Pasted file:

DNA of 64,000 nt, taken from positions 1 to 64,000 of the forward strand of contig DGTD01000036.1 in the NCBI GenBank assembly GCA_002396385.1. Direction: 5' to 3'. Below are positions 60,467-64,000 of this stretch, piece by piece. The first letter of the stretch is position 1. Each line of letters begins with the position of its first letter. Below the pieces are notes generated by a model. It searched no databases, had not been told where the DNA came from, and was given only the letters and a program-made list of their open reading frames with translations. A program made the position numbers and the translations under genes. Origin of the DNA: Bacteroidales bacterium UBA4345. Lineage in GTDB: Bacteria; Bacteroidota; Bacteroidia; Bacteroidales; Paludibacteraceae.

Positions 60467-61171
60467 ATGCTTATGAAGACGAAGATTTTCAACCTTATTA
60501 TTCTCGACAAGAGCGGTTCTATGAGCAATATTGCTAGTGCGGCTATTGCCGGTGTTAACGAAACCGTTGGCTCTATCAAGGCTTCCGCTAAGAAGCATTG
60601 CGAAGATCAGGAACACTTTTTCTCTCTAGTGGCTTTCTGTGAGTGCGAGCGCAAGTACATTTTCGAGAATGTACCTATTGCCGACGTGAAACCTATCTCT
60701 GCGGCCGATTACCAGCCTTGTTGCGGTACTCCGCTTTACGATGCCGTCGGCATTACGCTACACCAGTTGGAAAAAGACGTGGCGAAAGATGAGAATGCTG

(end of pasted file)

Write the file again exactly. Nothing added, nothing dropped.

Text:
DNA of 64,000 nt, taken from positions 1 to 64,000 of the forward strand of contig DGTD01000036.1 in the NCBI GenBank assembly GCA_002396385.1. Direction: 5' to 3'. Below are positions 60,467-64,000 of this stretch, piece by piece. The first letter of the stretch is position 1. Each line of letters begins with the position of its first letter. Below the pieces are notes generated by a model. It searched no databases, had not been told where the DNA came from, and was given only the letters and a program-made list of their open reading frames with translations. A program made the position numbers and the translations under genes. Origin of the DNA: Bacteroidales bacterium UBA4345. Lineage in GTDB: Bacteria; Bacteroidota; Bacteroidia; Bacteroidales; Paludibacteraceae.

Positions 60467-61171
60467 ATGCTTATGAAGACGAAGATTTTCAACCTTATTA
60501 TTCTCGACAAGAGCGGTTCTATGAGCAATATTGCTAGTGCGGCTATTGCCGGTGTTAACGAAACCGTTGGCTCTATCAAGGCTTCCGCTAAGAAGCATTG
60601 CGAAGATCAGGAACACTTTTTCTCTCTAGTGGCTTTCTGTGAGTGCGAGCGCAAGTACATTTTCGAGAATGTACCTATTGCCGACGTGAAACCTATCTCT
60701 GCGGCCGATTACCAGCCTTGTTGCGGTACTCCGCTTTACGATGCCGTCGGCATTACGCTACACCAGTTGGAAAAAGACGTGGCGAAAGATGAGAATGCTG